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Paynesville Press - April 16, 2003

Residents protest sidewalk extension along Lake Avenue

By Bonnie Jo Hanson

Several residents along Lake Avenue do not want the sidewalk to be extended, but despite their protests the city intends to do just that.

As part of the current Lake Avenue project, the city plans to extend the sidewalk on the west side of Lake Avenue to continue from Main Street to First Street, where previously no sidewalk existed.

A petition, signed by six residents of Lake Avenue and by Calvary Baptist Church, was brought to the city council last week. The petitioners argues that there is no value in having a sidewalk there, that it will create extra work for the residents, that they could be held liable for people falling on it, and that for safety a sidewalk should not be built next to a highway.

Bruce and Elaine Bork, who own a daycare on Lake Avenue, told the council last week that a sidewalk will attract children riding bikes or trikes who could be hit by cars backing out of their driveway, which happens frequently as parents drop off or pick up their children.

The city views safety differently, though. City officials believe sidewalks are safer than streets for walkers and bikers. (Biking is allowed on sidewalks in Paynesville except downtown.) The city has a policy of replacing or building new sidewalks any time they can in conjunction with a street project in an effort to provide a safe place for pedestrians in the most cost-effecient way.

Members of the council said they would like to see the sidewalk go all the way to Highway 55, but this proved difficult to build.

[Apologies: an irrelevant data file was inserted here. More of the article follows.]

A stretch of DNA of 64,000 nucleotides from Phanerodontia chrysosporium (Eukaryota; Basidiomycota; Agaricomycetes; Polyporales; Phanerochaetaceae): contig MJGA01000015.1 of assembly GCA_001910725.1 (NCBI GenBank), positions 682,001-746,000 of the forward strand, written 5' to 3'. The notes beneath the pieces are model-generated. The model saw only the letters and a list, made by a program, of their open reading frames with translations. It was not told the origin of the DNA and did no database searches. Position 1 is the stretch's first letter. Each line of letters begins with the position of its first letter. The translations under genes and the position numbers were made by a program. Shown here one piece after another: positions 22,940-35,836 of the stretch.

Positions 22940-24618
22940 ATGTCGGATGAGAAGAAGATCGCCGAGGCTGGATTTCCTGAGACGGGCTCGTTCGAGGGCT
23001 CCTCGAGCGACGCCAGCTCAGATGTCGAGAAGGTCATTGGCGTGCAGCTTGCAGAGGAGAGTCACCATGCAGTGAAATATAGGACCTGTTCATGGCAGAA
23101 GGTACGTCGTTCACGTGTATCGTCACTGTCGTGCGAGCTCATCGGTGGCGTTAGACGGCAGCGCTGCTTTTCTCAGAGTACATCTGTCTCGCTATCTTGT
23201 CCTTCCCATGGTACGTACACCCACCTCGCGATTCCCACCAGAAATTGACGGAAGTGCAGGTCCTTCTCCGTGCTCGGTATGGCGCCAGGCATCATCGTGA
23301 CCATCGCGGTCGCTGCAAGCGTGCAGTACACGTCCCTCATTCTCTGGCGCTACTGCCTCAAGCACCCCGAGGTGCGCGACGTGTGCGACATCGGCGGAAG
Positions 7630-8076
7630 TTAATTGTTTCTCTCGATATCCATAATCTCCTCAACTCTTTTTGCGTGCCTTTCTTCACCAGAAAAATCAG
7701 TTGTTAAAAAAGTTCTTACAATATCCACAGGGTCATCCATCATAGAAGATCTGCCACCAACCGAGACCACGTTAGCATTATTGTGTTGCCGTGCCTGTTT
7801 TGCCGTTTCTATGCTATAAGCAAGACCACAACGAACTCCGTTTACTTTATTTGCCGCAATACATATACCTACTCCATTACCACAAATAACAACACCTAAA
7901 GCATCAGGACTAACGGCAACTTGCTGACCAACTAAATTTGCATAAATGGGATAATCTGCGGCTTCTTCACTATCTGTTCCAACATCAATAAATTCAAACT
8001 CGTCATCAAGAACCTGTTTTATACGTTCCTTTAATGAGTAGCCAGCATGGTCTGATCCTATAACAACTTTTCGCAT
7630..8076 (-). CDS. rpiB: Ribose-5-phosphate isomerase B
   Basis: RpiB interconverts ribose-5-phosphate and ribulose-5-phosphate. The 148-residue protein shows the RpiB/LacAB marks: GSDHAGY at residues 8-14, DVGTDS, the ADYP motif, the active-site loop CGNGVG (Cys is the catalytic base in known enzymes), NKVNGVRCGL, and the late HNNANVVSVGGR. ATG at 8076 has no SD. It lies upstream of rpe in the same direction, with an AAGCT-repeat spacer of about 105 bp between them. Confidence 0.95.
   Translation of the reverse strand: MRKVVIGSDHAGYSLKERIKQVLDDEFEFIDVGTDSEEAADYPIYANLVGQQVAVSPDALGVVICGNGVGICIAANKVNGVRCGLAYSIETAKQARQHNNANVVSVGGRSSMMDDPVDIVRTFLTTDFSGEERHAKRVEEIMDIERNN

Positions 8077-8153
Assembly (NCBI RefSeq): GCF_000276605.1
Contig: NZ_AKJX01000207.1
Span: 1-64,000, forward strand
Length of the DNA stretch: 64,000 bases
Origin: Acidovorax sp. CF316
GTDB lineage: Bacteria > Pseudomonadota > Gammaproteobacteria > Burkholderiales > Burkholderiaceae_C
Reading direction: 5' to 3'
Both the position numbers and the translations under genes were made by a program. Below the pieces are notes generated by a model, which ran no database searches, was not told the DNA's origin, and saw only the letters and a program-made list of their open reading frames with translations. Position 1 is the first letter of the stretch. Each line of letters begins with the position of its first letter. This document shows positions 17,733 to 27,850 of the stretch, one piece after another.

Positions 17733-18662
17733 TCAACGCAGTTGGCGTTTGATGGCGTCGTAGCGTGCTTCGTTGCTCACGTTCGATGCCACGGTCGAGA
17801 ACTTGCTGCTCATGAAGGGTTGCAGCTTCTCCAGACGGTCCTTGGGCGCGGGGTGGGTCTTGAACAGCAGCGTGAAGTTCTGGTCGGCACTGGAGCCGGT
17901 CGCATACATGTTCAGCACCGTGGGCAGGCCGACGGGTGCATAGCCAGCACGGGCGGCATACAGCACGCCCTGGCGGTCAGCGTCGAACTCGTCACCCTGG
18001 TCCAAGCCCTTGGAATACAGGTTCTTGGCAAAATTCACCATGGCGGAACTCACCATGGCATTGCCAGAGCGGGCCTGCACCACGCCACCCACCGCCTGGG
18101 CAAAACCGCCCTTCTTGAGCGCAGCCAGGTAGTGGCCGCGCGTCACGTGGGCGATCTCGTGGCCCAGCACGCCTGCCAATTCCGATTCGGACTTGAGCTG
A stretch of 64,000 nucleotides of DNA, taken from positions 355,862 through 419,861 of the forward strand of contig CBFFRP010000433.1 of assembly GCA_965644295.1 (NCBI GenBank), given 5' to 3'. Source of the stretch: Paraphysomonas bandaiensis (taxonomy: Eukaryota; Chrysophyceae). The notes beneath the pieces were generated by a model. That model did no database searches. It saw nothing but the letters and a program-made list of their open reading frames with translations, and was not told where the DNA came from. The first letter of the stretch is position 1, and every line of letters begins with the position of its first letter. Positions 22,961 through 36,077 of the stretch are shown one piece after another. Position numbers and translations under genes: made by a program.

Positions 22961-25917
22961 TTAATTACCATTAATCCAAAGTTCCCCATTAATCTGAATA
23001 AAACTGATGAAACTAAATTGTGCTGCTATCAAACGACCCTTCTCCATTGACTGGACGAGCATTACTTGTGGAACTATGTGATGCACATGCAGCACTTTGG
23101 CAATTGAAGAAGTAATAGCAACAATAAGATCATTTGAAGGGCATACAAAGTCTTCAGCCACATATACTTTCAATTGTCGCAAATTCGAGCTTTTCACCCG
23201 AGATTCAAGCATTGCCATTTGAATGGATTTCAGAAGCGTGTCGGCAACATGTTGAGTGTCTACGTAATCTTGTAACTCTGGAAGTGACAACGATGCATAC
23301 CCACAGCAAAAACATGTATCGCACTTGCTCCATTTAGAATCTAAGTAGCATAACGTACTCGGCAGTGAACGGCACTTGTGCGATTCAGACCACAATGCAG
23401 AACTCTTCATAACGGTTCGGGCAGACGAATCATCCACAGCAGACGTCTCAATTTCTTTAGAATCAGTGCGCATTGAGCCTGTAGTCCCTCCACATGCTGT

The city views the area east of Lake Avenue as possible residential development - as identified in the city's new comprehensive plan - and sidewalks will be important as those areas grow, said city administrator Steve Helget.

While the petitioners thought a sidewalk was an unnecessary cost, council members said they believe the cost will be justified by keeping pedestrians off the street. Council member Harlan Beek said the lack of a sidewalk may be the reason the Borks claim they rarely see pedestrians in the area now. Beek lives near St. Louis Catholic Church and sees many people walking to and from church services and said he found it hard to believe that Baptists wouldn't walk to church, too, if there was a sidewalk.

If the city doesn't build a sidewalk now, they may regret it when it's too late, Beek told the council.

Other council members agreed that the current sidewalk policy should be kept and that the sidewalk should be extended along Lake Avenue.

The Lake Avenue project is being paid for, in part, by the state before it turns the road back to the county. The sidewalk costs will be included in the state's share of the project.

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